This wave feed operates at frequencies approximately five times higher than current feeds and provides greater bandwidth.
A three-frequency millimeter-wave feed horn was developed as part of an advanced component technology task that provides components necessary for higher-frequency radiometers to meet the needs of the Surface Water and Ocean Topography (SWOT) mission. The primary objectives of SWOT are to characterize ocean sub-mesoscale processes on 10-km and larger scales in the global oceans, and to measure the global water storage in inland surface water bodies, including rivers, lakes, reservoirs, and wetlands.
In this innovation, the feed provides three separate output ports in the 87-to- 97-GHz, 125-to-135-GHz, and 161-to- 183-GHz bands; WR10 for the 90-GHz channel, WR8 for the 130-GHz channel, and WR5 for the 170-GHz channel. These ports are in turn connected to individual radiometer channels that will also demonstrate component technology including new PIN-diode switches and noise diodes for internal calibration integrated into each radiometer front end. For this application, a prime focus feed is required with an edge taper of approximately 20 dB at an illumination angle of ±40°. A single polarization is provided in each band. Preliminary requirements called for a return loss of better than 15 dB, which is achieved across all three bands. Good pattern symmetry is also obtained throughout all three-frequency bands. This three-frequency broadband millimeter- wave feed also minimizes mass and provides a common focal point for all three millimeter-wave bands.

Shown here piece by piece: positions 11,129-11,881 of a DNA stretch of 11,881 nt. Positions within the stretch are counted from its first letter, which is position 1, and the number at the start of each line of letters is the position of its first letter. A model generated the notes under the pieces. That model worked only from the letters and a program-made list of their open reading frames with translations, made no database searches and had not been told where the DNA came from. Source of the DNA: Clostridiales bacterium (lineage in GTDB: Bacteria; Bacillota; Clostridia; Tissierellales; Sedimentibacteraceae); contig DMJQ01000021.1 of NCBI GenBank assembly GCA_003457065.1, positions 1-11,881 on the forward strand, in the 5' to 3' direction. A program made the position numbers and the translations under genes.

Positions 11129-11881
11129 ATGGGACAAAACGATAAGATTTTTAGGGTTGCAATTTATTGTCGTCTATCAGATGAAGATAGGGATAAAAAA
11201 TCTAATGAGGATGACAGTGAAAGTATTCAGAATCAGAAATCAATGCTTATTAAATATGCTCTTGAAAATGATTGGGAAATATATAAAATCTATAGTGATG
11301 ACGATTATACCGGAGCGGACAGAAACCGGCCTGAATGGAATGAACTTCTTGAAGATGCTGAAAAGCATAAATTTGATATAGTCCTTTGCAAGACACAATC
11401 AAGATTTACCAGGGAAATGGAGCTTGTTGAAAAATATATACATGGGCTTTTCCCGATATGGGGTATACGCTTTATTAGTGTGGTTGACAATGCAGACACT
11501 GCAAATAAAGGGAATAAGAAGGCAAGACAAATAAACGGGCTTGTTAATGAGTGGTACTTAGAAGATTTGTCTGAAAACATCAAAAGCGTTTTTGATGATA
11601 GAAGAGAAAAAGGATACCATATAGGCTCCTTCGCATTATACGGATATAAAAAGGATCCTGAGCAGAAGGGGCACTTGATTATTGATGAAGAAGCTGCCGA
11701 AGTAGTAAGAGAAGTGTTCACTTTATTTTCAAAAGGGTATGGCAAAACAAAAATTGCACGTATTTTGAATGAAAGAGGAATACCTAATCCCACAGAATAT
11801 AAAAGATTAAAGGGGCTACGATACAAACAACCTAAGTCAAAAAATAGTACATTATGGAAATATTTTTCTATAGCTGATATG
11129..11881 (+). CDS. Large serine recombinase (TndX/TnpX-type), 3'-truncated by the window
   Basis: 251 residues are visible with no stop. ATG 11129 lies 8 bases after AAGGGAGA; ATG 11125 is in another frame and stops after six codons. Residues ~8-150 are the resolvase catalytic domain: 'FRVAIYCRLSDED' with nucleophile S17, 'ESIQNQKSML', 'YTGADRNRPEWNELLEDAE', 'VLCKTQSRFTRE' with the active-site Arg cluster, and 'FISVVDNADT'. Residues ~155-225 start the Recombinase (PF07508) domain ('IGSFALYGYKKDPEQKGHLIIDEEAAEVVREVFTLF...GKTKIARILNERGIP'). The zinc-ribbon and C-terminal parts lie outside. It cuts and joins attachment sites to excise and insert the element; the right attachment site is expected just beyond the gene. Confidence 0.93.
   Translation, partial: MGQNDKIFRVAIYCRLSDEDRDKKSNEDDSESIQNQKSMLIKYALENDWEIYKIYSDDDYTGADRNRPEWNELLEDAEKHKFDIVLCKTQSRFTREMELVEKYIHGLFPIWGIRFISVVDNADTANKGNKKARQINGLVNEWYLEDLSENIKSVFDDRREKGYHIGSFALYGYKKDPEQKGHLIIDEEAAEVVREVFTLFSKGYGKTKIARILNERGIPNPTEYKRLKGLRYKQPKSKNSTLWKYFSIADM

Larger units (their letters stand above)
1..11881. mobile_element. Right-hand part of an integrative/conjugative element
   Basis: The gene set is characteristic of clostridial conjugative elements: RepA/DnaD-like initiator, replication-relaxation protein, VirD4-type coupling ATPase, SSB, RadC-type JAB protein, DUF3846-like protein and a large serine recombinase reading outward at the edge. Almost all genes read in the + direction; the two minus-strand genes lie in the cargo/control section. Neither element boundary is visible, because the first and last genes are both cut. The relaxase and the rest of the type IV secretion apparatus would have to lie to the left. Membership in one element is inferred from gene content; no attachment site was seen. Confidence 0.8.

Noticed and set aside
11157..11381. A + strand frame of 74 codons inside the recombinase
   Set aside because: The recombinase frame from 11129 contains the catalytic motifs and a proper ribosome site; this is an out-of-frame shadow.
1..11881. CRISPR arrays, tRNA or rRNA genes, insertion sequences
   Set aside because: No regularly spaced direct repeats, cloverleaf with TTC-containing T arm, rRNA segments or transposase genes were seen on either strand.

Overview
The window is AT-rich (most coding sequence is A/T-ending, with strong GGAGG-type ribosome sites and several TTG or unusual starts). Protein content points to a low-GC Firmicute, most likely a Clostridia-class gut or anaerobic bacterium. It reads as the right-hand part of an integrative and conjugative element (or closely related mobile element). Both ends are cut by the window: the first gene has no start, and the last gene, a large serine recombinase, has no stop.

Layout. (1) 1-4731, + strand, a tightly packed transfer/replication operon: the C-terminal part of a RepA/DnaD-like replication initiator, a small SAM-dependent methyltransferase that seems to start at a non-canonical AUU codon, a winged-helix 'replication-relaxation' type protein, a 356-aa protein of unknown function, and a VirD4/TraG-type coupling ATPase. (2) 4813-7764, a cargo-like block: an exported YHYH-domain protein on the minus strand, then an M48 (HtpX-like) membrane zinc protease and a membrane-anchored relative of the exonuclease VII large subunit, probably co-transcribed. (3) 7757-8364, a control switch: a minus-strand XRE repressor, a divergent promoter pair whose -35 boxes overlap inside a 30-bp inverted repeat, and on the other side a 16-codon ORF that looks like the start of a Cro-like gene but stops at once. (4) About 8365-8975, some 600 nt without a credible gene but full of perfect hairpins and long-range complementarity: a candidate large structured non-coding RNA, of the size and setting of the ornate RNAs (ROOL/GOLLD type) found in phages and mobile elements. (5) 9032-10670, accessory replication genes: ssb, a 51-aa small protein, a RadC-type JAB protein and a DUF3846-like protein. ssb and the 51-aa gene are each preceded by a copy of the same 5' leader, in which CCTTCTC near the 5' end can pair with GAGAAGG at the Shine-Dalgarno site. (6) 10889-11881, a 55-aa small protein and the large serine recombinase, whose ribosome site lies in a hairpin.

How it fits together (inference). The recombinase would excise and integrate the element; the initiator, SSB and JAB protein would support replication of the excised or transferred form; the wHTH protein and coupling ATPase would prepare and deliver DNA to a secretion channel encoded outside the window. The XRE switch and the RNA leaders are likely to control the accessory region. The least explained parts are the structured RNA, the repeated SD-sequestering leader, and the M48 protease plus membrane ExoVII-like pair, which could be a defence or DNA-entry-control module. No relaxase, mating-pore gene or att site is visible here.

In order to achieve similar E and H plane beam widths over the combined 87-to-183-GHz band ring, loaded slots are employed in the corrugated portion of the feed. The feed operates in a flareangle limited condition, which gives approximately constant beam width across the entire band, and provides a common phase center located near its apex. The half-flare angle for the feed is approximately 30°. Analysis and optimization of the overall feed design employed a combination of finite element and mode-matching tools.
The illumination requirements and relative frequency spacing for this application are similar to those required for the Scanning Multichannel Microwave Radiometer (SMMR) on Seasat, the (TOPEX)/Poseidon, and the Jason missions. However, in this particular application the required fractional bandwidth is larger. Thus, while the three-frequency feed horn described here shares many features in common with the feed previously developed for the above missions, enhancements are necessary in order to achieve broad band performance and manufacturability in the millimeter- wave bands.